December 7, 2008

Day 7 - Host vs Service

An important distinction when talking about servers and services is to talk about them separately. Build automation in terms of configuration sets, not in terms of servers.

I tend to think of servers, machines, devices, whatever, as having labels or tags. Each label refers to a particular configuration set. Your automation tools should know what labels are on a host and only apply changes based on those labels. Modern administration tools such as Capistrano and Puppet are designed with this distinction in mind. Capistrano calls them 'roles' and puppet calls them 'classes,' but ultimately they're just some kind of name you apply to configuration or change.

Labels can be anything, but they should be meaningful. You might have "mysql-debug" and "mysql-production" service labels which both cause mysql to install but the debug version means you have heavier logging features enabled like full query logging, etc.

Configuring with labels instead of individual hosts helps you scale up. Managing configuration changes for a specific service lets you make one change to a service and have it deploy on any host having that service. Further, if you buy new server hardware, simply adding the appropriate labels to a host will let your automation system do the hard work of installation and configuration.

It helps you scale down, too. Here's a fictional example:

Quality control requested a production-like environment to test release candidates before pushing to production, but the budget will only allow you to use two server hosts for this. Production uses many more than this. If you automate based on labels instead of hosts, you could easily spread the required services across your two servers by simply labelling them, and automation would take care of the installation and configuration.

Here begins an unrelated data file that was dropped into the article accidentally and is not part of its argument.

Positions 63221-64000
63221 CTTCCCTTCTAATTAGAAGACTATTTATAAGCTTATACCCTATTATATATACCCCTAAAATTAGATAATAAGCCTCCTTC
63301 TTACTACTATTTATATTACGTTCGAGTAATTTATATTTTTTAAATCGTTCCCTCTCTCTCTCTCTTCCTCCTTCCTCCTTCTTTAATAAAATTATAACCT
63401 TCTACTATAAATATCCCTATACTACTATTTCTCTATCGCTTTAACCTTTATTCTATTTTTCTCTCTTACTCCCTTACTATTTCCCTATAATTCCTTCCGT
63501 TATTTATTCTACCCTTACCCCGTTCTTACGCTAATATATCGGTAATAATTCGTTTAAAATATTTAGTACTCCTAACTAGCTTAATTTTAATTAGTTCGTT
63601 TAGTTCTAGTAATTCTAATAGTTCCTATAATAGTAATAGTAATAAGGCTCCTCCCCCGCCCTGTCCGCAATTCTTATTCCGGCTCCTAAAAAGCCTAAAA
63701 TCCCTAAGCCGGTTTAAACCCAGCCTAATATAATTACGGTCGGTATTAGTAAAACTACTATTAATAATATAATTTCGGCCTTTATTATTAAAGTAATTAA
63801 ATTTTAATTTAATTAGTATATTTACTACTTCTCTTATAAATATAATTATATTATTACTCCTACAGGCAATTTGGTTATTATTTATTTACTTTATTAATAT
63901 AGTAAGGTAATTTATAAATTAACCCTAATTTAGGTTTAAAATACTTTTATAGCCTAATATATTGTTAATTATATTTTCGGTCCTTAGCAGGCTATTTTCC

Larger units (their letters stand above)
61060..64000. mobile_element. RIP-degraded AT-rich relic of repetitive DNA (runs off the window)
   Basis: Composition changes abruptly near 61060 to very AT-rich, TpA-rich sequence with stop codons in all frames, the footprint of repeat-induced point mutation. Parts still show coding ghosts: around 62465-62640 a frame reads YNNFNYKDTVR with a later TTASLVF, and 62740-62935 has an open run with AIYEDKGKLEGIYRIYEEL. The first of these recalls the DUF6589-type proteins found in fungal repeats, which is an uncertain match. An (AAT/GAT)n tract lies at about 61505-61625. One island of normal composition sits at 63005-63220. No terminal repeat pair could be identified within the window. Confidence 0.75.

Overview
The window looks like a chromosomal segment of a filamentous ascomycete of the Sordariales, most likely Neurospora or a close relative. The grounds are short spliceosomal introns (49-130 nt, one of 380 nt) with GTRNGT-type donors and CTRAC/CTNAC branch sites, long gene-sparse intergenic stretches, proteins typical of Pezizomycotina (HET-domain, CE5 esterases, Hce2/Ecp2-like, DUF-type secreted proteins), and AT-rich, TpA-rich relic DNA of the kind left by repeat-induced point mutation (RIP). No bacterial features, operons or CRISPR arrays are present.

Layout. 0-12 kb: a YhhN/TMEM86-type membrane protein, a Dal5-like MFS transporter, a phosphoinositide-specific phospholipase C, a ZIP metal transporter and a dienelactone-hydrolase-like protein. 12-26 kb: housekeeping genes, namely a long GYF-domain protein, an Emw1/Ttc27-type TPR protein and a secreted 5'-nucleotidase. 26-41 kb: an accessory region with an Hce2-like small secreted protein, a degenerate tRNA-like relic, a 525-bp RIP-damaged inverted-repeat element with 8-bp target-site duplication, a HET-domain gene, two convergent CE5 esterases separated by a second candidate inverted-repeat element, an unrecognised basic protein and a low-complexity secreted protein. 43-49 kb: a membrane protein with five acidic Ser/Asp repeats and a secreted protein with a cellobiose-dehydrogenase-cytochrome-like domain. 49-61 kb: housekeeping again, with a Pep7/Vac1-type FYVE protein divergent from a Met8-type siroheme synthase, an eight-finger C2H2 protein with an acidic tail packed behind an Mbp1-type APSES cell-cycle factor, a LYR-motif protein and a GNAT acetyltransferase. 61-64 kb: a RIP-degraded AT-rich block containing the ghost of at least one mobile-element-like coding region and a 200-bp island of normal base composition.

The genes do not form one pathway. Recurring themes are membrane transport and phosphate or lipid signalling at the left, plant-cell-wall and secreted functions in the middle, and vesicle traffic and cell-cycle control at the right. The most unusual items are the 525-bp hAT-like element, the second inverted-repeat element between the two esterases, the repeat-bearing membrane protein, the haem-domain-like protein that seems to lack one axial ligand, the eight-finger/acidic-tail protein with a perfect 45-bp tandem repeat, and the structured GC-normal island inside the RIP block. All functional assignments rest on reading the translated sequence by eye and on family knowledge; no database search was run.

Assuming you have the development time or the tools available, you can use labels all over your automation:

  • Generate dns entries for all hosts with a specific label
  • Configure your monitoring system based on labels on a host
  • Configure firewall rules
  • Configure backup policy
  • etc...
A simple implementation of this would be a small yaml file with host:label mappings:
- mysql-debug
- memcache
- frontend
The deployment of these labels is up to you and the needs of your automation system. Keeping this in revision control gives you history with logs. Along with the other automation code and configuration you should be keeping in revision control, you might just be one step closer to being able to do more while working less.
With puppet
If you're using puppet, telling each host what it's labels (aka, puppet classes) are is easy, you need only write a script to help puppet know what classes to apply to a host (or node, in puppet's case). This document will show you how in puppet.
With capistrano
You'll want some piece of code that turns your yaml file of host:label entries into 'role <label>, <host1, host2, ...>. Something like this may do (ruby): (I called our yaml file 'hostlabels.yaml')
# roles.rb
require "yaml"
labelmap = { |h,k| h[k] = [] } # default hash value is empty array
hosts = YAML::load("hostlabels.yaml"))
hosts.each { |host,labels|
  labels.each { |label| labelmap[label] << host }
labelmap.each { |label,hosts|
  role label, *hosts
And in your Capfile:
load "roles"   # use 'load' not 'require'

task :uptime, :roles => "frontend" do
  run "uptime"
And now 'cap uptime' will only hit servers listed in your yaml file as having the label 'frontend'. Cool.
I wanted to provide an example with cfengine, too, but I'm not familiar enough with the tool and my time ran out learning how to do it.

The yaml file example is not totally ideal, but it's a start if you have nothing. Evolutions beyond the simple host:services are the state configuration management tools where you store information about what is truth - such as for every machine that exists, mac addresses, IPs, service labels, hardware type, etc. It might include the class of "enterprise inventory management" suites by Oracle and others, too.

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